As Singaporeans live longer, millennials and older adults are adjusting to a role reversal: becoming caregivers to their aging parents and family members.
The saying often goes: “To take care of others, start by taking care of yourself”. This is especially true for those of us who have to juggle caring for elderly parents and loved ones with other responsibilities. Caregivers need to be advocates for their own health, in turn providing quality care.
Although the mental and financial well-being of caregivers tends to be of great concern, cultivating physical well-being is just as important.
Personal strength is crucial in caregiving, and that includes keeping muscles strong. For caregivers whose daily responsibilities involve continuous energy and strength to constantly lift and transfer patients or loved ones, prioritizing muscle health can be an essential part of their care delivery.
WHAT DO MUSCLES HAVE TO DO WITH HEALTH?
Healthy muscles are important. Muscle strength is a key indicator of overall health and plays a vital role in strength, energy, immunity and bone health, which allows us to move, lift objects, pump blood through the body and even to help us breathe.
However, as some may experience muscle loss as they age, it is important to pay attention to our muscles and ensure that we maintain our strength as we age.
While we Singaporeans enjoy one of the longest lifespans in the world at around 83, the years gained may not be fully appreciated as more time is spent coping with health issues related to age, with musculoskeletal problems being among the most common.
Sarcopenia, or age-related loss of muscle mass and function, can begin as early as age 40, with up to 8% muscle loss each decade.
In Singapore, four out of five elderly people at risk of malnutrition have low muscle mass, as found in SHIELD (Strengthening Health In Elderly Through Nutrition) research that Abbott conducted in collaboration with Changi General Hospital and the SingHealth polyclinics.
MAKE CHANGES TO STAY STRONG
Age-related muscle loss can be prevented with the right intervention through what we eat and how we use our muscles.
Eating a balanced diet with protein-rich foods helps build muscle health. As we age, more dietary protein is needed to help preserve muscle mass. About 25-30 grams of protein per meal is recommended, including high-protein foods like chicken, seafood, eggs, nuts, beans, tofu, or dairy.
Adequate vitamin D intake can also help maintain and improve muscle function and strength. To increase vitamin D intake, spend time outdoors in the sun and add foods like oily fish, mushrooms, eggs, or foods fortified with vitamin D like orange juice and soy milk .
Meeting daily needs with adequate nutritional intake can help you stay strong longer and maintain your strength as you care for loved ones throughout the day. For older caregivers who don’t eat well, consuming specialized nutritional supplements can support their muscle health.
Oral nutritional supplements containing HMB (beta-hydroxy-beta-methylbutyrate), a naturally occurring compound, have been shown to be effective in preserving muscle mass in the elderly. HMB is naturally found in small amounts in some foods, but it is difficult to obtain amounts found to support muscle health through diet alone.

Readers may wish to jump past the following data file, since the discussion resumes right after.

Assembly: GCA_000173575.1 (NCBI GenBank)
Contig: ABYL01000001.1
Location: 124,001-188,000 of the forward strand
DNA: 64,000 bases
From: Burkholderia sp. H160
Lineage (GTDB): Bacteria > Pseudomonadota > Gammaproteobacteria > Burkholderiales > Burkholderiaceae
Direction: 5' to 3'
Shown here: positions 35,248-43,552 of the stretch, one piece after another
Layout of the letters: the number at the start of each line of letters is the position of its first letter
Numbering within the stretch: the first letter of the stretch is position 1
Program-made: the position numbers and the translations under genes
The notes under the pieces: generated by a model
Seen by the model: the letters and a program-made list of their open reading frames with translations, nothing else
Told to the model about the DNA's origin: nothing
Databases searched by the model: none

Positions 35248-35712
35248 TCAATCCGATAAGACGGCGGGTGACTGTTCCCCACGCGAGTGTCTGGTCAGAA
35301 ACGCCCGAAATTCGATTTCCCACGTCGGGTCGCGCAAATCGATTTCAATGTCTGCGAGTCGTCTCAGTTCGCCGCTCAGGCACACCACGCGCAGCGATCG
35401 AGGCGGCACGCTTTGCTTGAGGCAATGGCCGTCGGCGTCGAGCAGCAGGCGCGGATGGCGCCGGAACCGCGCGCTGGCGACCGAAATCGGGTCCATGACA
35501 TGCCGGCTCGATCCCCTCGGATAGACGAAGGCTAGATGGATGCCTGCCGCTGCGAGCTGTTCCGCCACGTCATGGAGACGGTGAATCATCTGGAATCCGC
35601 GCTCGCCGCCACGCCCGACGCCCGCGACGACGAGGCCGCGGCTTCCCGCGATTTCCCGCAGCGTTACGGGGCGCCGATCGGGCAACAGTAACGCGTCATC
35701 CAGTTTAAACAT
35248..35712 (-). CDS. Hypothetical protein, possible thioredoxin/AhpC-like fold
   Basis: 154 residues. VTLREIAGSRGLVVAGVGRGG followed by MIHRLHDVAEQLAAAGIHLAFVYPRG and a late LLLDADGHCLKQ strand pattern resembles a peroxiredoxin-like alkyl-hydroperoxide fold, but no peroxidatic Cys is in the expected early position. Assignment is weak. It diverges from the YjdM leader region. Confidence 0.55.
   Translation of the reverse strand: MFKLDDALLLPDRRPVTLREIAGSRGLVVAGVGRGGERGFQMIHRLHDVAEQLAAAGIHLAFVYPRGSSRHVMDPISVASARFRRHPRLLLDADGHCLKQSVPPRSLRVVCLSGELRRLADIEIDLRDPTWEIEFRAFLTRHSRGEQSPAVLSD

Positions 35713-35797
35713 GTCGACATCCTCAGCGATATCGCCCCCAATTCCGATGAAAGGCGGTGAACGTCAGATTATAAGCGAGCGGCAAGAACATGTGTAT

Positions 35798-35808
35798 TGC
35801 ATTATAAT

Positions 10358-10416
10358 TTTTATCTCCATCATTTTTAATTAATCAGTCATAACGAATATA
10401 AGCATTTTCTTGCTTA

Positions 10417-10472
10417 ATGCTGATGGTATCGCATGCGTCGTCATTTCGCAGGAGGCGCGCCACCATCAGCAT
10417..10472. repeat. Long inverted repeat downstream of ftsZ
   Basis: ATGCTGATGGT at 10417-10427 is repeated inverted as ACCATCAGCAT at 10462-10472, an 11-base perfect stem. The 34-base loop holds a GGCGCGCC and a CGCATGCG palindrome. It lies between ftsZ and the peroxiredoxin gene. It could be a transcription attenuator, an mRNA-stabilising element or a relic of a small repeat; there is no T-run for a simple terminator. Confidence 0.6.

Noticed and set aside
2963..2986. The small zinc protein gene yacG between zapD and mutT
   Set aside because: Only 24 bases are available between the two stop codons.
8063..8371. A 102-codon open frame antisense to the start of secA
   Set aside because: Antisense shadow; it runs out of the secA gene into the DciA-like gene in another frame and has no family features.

In the SHIELD study, older adults who consumed an oral nutritional supplement containing HMB were found to show clinical improvement in strength. They experienced a significant improvement in their nutritional status, physical function and health status.
To prevent weakening of muscle strength, caregivers should also engage in regular physical activity. An ideal exercise plan includes both aerobics, such as walking, bicycling, or swimming, and resistance training or strength training, such as lunges, squats, push-ups, and single-legged stances.
Simple daily activities like walking, climbing stairs, and lifting can also help keep muscles active. Next time you’re shopping at the supermarket, consider packing a grocery bag or basket instead of using a cart.
CHECK YOUR MUSCLES
Pay attention to the condition of your muscles so you can act quickly to improve your strength.
How do you know if you are at risk for poor muscle health? A quick and effective way is to use the five-fold sit-to-stand test, which you can do at home to assess lower extremity functional strength, movement transitions, balance, and risk of falling.
To perform the test, cross your arms across your chest and move from sitting to standing, then back to sitting five times as fast as you can, using a timer to time yourself. assistance.
After taking the test, find out your muscle age using the muscle age calculator that matches the sit-stand test time to the average test time of biological age groups.
Someone in their 40s may have a muscle age in their 50s if they take longer than average to complete the test, and this could be due to poorer muscle health.
Busy people, especially caregivers who often need to provide round-the-clock care, may consider trying this simple assessment as an easy way to determine risk of muscle mass loss.
TAKE CARE TAKE CARE
To provide quality care to others, don’t neglect your own health.
Good nutrition, along with regular exercise, can be beneficial for building and maintaining muscle strength, and allowing you to live a fuller, healthier life in the long run.
Take the first step today to check your muscle health and make improvements to your diet and exercise routines. When caring for your loved ones, keep in mind that this also includes you.
Prioritizing yourself is not a selfish act, especially when it comes to providing care.
ABOUT THE AUTHOR:
Andrea B. Maier is Oon Chiew Seng Professor of Medicine and Co-Director of the Center for Healthy Longevity at the National University of Singapore